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Lawsuit Accuses Omar Vizquel of Sexually Harassing A Former Birmingham Barons Batboy

Editor's Note: This story includes graphic descriptions of sexual misconduct allegations.

Former MLB shortstop Omar Vizquel is being sued for allegedly sexually harassing a batboy, who has autism, while he was manager of the Birmingham Barons, the Chicago White Sox's Double-A affiliate. The Barons, the White Sox and the Chisox Corporation are all mentioned as defendants in the complaint filed Friday in the U.S. District Court for the Northern District of Alabama, Southern Division.

The lawsuit accuses Vizquel of "sexually aggressive behavior" and "at least five occasions" where he "deliberately exposed his erect or partially erect penis" to the man, 25, while also demanding he wash his back. The worker "humiliated, intimidated, and frightened of what would happen if he disobeyed ... complied with Vizquel's demand," per the lawsuit. 


The lawsuit claims that after a game on Aug. 22, 2019, Vizquel came out of a shower naked, handed him a bar of soap and said, "Wash my damn back!"

According to the complaint, Vizquel told the worker that he was sexually interested in men, but the worker made it clear he had no interest in a sexual relationship with Vizquel. Still, as part of his duties, the batboy had to constantly complete tasks that brought him to the coaches' office and shower area. 

One of these tasks included stocking the refrigerator with Vizquel's favorite beer. The lawsuit claimed on at least five occasions, a partially undressed Vizquel approached the batboy from behind while he was stocking the refrigerator and tried to have "normal" conversations with him. During these conversations, Vizquel would allegedly expose his partial or fully erect penis to the batboy “showing that his purpose in exposing himself was to obtain sexual gratification.”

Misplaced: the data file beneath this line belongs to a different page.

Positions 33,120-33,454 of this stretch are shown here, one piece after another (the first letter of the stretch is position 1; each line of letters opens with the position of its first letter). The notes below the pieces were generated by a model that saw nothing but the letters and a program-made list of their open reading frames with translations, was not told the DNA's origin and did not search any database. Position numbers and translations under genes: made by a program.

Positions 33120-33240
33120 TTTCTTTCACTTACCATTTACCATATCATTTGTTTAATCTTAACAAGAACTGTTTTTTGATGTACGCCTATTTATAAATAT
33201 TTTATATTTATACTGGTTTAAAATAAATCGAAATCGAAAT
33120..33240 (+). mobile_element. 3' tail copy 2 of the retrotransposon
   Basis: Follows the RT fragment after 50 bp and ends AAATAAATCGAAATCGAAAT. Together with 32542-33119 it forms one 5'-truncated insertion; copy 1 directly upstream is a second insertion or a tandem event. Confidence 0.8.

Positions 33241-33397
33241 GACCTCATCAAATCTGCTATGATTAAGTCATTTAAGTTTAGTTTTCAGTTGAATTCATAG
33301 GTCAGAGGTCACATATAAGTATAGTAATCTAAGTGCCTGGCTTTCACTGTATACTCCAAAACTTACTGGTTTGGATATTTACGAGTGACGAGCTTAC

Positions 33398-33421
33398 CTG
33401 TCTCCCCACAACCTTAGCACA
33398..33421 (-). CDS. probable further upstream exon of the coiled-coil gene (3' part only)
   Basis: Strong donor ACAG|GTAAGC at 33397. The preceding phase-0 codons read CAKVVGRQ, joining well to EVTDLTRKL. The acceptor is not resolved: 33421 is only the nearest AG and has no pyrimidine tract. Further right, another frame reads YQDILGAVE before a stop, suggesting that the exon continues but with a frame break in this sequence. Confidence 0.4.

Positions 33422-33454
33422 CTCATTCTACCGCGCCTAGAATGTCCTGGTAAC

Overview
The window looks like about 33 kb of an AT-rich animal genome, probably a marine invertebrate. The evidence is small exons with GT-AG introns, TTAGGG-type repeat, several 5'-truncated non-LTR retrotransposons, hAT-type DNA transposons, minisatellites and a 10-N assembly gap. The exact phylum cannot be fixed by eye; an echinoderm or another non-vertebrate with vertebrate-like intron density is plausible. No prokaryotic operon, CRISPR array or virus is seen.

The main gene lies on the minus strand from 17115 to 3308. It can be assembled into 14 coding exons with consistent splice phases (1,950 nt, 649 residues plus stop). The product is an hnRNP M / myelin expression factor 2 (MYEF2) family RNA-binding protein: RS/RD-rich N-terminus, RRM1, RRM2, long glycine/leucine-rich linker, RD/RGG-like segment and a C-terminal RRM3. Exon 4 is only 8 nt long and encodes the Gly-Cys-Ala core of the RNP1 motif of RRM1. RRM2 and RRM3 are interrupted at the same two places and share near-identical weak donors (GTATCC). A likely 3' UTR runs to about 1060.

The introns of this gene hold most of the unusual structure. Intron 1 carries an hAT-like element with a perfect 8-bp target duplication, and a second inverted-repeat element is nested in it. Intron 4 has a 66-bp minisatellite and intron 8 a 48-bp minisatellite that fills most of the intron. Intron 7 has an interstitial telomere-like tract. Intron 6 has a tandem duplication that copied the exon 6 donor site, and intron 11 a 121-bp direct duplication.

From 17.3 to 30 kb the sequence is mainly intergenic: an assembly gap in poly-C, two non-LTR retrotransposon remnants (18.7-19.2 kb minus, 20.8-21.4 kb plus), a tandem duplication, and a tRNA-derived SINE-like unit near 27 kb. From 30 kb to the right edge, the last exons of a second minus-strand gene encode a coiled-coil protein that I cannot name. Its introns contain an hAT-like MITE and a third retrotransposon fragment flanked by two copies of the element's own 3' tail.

When the batboy informed multiple Barons staff members that he was forced to wash Vizquel's back, they laughed and told him, "Everything that happens in the clubhouse stays in the clubhouse," per the complaint.  

The plaintiff, who will not be named because they are a potential victim of sexual harassment, “has substantial impairments in processing information, handling stressful situations, successfully maintaining interpersonal relations, and in activities such as driving and working,” according to the complaint. The worker is accusing the White Sox and Barons of violating the Americans With Disabilities Act and seeks back pay and damages. 

The complaint mentions that the batboy had a difficult childhood and was bullied because of his autism, but when he was hired by the Barons in 2019 he “felt for one of the first times in his life that he was part of a team.” He also considered Vizquel a "friend."

Vizquel was suspended and investigated by the White Sox in 2019 and eventually fired that September. The lawsuit alleges that the White Sox had “actual or presumed” knowledge of similar events involving Vizquel. 

"After first learning of an alleged incident in late August 2019, the Chicago White Sox conducted an internal investigation that resulted in the termination of the organization's relationship with Omar Vizquel," the White Sox said in a statement, per ESPN. "Because this is active litigation, at this time the White Sox will not comment further regarding the allegations included in this lawsuit."

The complaint also mentioned that in 2015 a Tigers batboy tweeted "Omar Vizquel told me first day batboys have to clean the coaches backs in the showers.” Vizquel was the first base coach for the Tigers from 2013 to 2017. The Detroit batboy later told The Athletic that he thought Vizquel's comment was a joke and did not wash his back. 

In 2020, Vizquel's wife accused him of physically abusing her on multiple occasions. He was arrested once but not prosecuted and Vizquel has denied the abuse. He has not been employed in MLB since being fired from the White Sox but was fired last week as manager of the Tijuana Bulls in the Mexican Baseball League after two seasons. 

Vizquel played for 24 seasons in the majors and has been part of the Hall of Fame ballot for four years. He received 52.6 percent of the votes in 2020, but experienced a slight drop to 49.1 percent after his wife's allegations emerged.